Grant Perkins is somebody who’s been involved in the comic book game for over a decade by this point, with him likely best known to genre fans for his work on Strax and the Time Shark for Doctor Who Adventures. And if you’ve been to any comic conventions in recent years, you’ll also know him as the ever-busy chap behind Dwayne Hickenbottom. Now, we take a look at the first three issues of this utterly unique read.
Like plenty of his previous work, Perkins is on writing and art duties here, and he brings a vivid and extensive imagination to the story of the quirky saviour of Doxxville. They say that with great power comes great responsibility, but Dwayne doesn’t particularly want either the power nor the responsibility of having to save the very existence of time and space itself. Unfortunately for him, that’s often what he’s tasked with doing, for he’s got the magical Warboots of Doxxville that have a mind of their own; a mind that hunts down danger and evil, and makes Dwayne reluctantly face his fears and fight the good fight – all when he’d much rather be at home with his feet up and a nice warm cup of coffee. This reluctant warrior isn’t alone in his battles, of course, for he’s joined in action by the charming, excitable sneeeldoozer Nigel. Again though, Dwaye has the hump and finds Nigel’s attitude and enthusiasm to be nauseating regardless of the little fella’s sincerity and well-meaning nature.
On the flip side, we have “The Mighty” Bones, who is a villain of utter sadism and thorough evil. Ish. Well, he is the nephew of Lucifer, at least. While Bones talks a good game, he can often be found wanting, particularly when the shocking prospect of parenthood comes calling. But fear not, for much like Dwayne Hickenbottom has Nigel, “You Better Call Him The Mighty” Bones has Zombie Dave. As Perkins himself puts it in the inside sleeve of the first issue, “Zombie Dave is an idiot.” But he’s a loveable idiot, especially given that, y’know, he’s a zombie.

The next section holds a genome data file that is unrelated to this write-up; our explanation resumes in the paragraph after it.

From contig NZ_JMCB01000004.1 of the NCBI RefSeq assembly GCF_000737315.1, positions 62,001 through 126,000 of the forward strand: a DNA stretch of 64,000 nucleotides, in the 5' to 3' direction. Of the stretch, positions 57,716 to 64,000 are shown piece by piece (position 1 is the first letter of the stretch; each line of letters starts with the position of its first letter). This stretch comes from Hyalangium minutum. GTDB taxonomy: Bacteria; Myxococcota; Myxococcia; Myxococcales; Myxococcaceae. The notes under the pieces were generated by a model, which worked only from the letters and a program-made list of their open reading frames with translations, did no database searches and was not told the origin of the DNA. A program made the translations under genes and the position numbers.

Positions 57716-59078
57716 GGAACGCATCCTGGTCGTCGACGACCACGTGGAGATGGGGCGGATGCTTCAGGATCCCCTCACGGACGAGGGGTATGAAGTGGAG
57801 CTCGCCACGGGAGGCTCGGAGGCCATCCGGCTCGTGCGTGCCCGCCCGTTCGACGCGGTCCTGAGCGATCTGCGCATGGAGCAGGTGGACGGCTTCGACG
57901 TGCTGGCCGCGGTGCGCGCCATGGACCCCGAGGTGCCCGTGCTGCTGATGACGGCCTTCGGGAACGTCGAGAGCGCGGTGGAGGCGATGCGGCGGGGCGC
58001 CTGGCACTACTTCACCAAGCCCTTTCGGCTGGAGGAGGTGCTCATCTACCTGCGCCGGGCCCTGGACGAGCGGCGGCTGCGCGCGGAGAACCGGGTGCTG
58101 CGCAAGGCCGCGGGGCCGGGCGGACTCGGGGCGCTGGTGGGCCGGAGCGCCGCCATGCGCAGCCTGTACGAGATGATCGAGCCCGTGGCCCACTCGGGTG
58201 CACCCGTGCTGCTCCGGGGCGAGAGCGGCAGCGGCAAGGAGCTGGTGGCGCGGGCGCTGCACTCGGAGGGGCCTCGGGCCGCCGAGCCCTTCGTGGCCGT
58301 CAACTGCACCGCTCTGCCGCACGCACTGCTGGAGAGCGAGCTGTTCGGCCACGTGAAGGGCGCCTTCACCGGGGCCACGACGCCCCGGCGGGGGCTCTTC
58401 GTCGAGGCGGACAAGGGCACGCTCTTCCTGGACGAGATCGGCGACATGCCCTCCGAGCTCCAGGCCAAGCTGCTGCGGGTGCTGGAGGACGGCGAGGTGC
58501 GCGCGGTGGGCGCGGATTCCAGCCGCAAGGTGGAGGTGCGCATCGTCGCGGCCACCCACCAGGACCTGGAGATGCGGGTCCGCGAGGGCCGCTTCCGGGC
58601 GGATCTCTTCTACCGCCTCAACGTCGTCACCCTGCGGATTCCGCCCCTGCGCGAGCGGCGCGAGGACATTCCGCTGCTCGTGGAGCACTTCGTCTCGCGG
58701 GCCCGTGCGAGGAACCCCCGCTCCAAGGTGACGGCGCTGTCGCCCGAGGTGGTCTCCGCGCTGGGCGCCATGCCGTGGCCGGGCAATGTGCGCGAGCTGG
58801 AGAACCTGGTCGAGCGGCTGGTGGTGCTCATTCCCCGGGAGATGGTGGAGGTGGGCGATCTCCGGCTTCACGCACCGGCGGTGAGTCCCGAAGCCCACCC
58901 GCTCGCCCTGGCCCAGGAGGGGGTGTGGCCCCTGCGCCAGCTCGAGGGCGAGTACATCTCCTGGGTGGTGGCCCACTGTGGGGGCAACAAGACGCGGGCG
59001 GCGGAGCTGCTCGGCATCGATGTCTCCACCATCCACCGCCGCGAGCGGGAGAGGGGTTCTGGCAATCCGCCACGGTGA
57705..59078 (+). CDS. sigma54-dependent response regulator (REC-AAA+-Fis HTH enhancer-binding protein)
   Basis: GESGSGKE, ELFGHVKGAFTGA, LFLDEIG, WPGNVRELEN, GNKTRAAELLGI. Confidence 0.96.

Throughout the first three issues of Dwayne Hickenbottom, we’re taken on a roller coaster of a ride from bonkers creature to even more bonkers creature, with the odds constantly mounting up against our “hero” as he somehow bumbles his way through. But not just huge set pieces and extravagant monsters, there’s also a constant ongoing narrative throughout the title as we’re given dollops of humour, continuous character development, and the show-stealing delights of Zombie Dave.
In terms of artwork, Perkins has a truly distinct style, often going otherworldly in his imaginative styling while utilizing contrasting colour schemes to give a frenetic, energetic and excitable feel to what your reading. As for the written structure, Perkins is always a sentence away from a joke. A dad joke, to be precise. And we mean that in the best possible way. It’s the sort of humour that will strike a chord with youngsters while also getting a good ol’ chuckle from even the most stoic of old hearts. The language used is easy to digest, while references of yesteryear overflow through the story and Perkins even throws in charming pieces of conjured-up dialogue and terms, such as the portal-opening (and awful joke-spewing) Giggle Maps and a whole host of pointless-but-brilliant products advertised by Fruitloop Industries.
All in all, the first three issues of Dwayne Hickenbottom are riotous fun that can be enjoyed by any and all age ranges, and there’s so much to love here for genre fans. And even better, the concluding fourth issue is imminently on its way. For more on the work of Grant Perkins, be sure to head on over to his awesometacular Etsy store here.
DWAYNE HICKENBOTTOM #1 - #3 / WRITER & ARTIST: GRANT PERKINS / PUBLISHER: SELF-PUBLISHED / RELEASE DATE: OUT NOW